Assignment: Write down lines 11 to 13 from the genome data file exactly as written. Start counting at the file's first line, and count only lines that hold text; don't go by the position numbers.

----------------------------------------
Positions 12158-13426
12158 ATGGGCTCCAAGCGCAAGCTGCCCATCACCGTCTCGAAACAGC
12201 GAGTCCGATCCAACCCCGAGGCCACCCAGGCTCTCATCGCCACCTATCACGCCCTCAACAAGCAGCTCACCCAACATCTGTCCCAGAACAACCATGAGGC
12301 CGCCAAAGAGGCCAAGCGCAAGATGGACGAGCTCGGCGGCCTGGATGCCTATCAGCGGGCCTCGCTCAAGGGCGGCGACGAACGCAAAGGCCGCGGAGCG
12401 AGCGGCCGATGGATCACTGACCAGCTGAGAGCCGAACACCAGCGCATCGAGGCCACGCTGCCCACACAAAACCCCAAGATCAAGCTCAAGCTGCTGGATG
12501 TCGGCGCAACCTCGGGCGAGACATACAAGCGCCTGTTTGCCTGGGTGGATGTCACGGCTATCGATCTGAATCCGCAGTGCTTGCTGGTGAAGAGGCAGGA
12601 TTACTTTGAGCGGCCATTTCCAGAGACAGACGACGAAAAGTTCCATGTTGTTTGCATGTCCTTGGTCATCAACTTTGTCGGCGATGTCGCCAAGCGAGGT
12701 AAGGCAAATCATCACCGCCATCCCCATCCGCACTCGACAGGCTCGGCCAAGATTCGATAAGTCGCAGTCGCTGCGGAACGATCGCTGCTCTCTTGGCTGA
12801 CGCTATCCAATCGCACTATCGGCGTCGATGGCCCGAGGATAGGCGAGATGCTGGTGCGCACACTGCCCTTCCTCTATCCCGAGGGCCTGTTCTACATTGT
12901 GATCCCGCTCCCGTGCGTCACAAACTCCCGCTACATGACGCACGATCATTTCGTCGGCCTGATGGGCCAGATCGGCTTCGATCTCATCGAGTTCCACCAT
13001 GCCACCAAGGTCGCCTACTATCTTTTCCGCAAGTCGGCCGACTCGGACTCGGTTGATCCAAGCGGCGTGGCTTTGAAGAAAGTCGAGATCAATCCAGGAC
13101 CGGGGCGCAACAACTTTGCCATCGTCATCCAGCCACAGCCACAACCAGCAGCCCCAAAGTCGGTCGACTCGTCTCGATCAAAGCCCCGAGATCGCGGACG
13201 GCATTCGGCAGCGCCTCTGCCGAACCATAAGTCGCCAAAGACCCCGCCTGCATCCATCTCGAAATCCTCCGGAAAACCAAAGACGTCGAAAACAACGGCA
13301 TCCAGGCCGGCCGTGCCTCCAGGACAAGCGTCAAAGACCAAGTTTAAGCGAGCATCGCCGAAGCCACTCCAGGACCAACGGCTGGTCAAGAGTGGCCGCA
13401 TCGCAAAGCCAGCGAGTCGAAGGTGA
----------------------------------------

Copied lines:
13001 GCCACCAAGGTCGCCTACTATCTTTTCCGCAAGTCGGCCGACTCGGACTCGGTTGATCCAAGCGGCGTGGCTTTGAAGAAAGTCGAGATCAATCCAGGAC
13101 CGGGGCGCAACAACTTTGCCATCGTCATCCAGCCACAGCCACAACCAGCAGCCCCAAAGTCGGTCGACTCGTCTCGATCAAAGCCCCGAGATCGCGGACG
13201 GCATTCGGCAGCGCCTCTGCCGAACCATAAGTCGCCAAAGACCCCGCCTGCATCCATCTCGAAATCCTCCGGAAAACCAAAGACGTCGAAAACAACGGCA